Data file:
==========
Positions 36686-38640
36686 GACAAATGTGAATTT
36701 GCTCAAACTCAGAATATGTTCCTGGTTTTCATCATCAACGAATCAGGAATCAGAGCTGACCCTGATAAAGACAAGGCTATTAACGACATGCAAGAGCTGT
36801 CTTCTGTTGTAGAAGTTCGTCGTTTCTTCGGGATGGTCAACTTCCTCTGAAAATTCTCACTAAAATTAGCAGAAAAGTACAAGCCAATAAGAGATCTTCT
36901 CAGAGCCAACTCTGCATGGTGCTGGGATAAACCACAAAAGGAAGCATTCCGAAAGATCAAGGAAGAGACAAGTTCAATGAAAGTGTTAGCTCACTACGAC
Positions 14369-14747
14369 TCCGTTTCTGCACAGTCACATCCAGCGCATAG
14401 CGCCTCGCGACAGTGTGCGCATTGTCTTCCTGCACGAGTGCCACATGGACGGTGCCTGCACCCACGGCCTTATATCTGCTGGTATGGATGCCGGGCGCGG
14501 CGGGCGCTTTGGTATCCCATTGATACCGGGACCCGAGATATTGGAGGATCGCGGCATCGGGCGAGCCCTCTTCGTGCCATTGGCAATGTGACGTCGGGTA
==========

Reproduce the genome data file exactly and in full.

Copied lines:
Positions 36686-38640
36686 GACAAATGTGAATTT
36701 GCTCAAACTCAGAATATGTTCCTGGTTTTCATCATCAACGAATCAGGAATCAGAGCTGACCCTGATAAAGACAAGGCTATTAACGACATGCAAGAGCTGT
36801 CTTCTGTTGTAGAAGTTCGTCGTTTCTTCGGGATGGTCAACTTCCTCTGAAAATTCTCACTAAAATTAGCAGAAAAGTACAAGCCAATAAGAGATCTTCT
36901 CAGAGCCAACTCTGCATGGTGCTGGGATAAACCACAAAAGGAAGCATTCCGAAAGATCAAGGAAGAGACAAGTTCAATGAAAGTGTTAGCTCACTACGAC
Positions 14369-14747
14369 TCCGTTTCTGCACAGTCACATCCAGCGCATAG
14401 CGCCTCGCGACAGTGTGCGCATTGTCTTCCTGCACGAGTGCCACATGGACGGTGCCTGCACCCACGGCCTTATATCTGCTGGTATGGATGCCGGGCGCGG
14501 CGGGCGCTTTGGTATCCCATTGATACCGGGACCCGAGATATTGGAGGATCGCGGCATCGGGCGAGCCCTCTTCGTGCCATTGGCAATGTGACGTCGGGTA